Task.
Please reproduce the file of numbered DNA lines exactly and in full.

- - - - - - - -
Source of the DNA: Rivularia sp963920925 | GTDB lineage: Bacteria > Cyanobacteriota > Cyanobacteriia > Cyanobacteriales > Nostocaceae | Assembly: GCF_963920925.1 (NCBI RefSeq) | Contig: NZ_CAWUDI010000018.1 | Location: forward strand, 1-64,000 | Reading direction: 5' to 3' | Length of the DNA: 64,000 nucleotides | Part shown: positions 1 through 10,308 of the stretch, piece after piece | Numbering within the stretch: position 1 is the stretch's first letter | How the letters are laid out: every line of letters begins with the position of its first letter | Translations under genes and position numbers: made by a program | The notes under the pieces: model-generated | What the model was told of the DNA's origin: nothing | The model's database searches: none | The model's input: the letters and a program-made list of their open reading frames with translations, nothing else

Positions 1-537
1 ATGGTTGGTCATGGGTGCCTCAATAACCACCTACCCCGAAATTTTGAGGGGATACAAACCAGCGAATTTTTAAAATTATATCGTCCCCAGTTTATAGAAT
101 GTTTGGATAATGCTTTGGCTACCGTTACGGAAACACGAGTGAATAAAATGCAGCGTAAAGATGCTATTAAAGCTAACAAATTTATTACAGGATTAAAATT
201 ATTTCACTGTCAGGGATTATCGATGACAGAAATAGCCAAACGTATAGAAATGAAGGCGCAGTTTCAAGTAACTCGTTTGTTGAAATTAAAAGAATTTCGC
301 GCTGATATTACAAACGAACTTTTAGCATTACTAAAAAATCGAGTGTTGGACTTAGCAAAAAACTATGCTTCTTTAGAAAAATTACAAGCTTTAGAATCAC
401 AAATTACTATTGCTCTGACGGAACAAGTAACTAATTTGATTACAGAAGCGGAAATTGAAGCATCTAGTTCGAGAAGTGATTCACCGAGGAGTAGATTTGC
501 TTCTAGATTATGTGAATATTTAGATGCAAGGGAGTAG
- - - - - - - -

Source of the DNA: Rivularia sp963920925 | GTDB lineage: Bacteria > Cyanobacteriota > Cyanobacteriia > Cyanobacteriales > Nostocaceae | Assembly: GCF_963920925.1 (NCBI RefSeq) | Contig: NZ_CAWUDI010000018.1 | Location: forward strand, 1-64,000 | Reading direction: 5' to 3' | Length of the DNA: 64,000 nucleotides | Part shown: positions 1 through 10,308 of the stretch, piece after piece | Numbering within the stretch: position 1 is the stretch's first letter | How the letters are laid out: every line of letters begins with the position of its first letter | Translations under genes and position numbers: made by a program | The notes under the pieces: model-generated | What the model was told of the DNA's origin: nothing | The model's database searches: none | The model's input: the letters and a program-made list of their open reading frames with translations, nothing else

Positions 1-537
1 ATGGTTGGTCATGGGTGCCTCAATAACCACCTACCCCGAAATTTTGAGGGGATACAAACCAGCGAATTTTTAAAATTATATCGTCCCCAGTTTATAGAAT
101 GTTTGGATAATGCTTTGGCTACCGTTACGGAAACACGAGTGAATAAAATGCAGCGTAAAGATGCTATTAAAGCTAACAAATTTATTACAGGATTAAAATT
201 ATTTCACTGTCAGGGATTATCGATGACAGAAATAGCCAAACGTATAGAAATGAAGGCGCAGTTTCAAGTAACTCGTTTGTTGAAATTAAAAGAATTTCGC
301 GCTGATATTACAAACGAACTTTTAGCATTACTAAAAAATCGAGTGTTGGACTTAGCAAAAAACTATGCTTCTTTAGAAAAATTACAAGCTTTAGAATCAC
401 AAATTACTATTGCTCTGACGGAACAAGTAACTAATTTGATTACAGAAGCGGAAATTGAAGCATCTAGTTCGAGAAGTGATTCACCGAGGAGTAGATTTGC
501 TTCTAGATTATGTGAATATTTAGATGCAAGGGAGTAG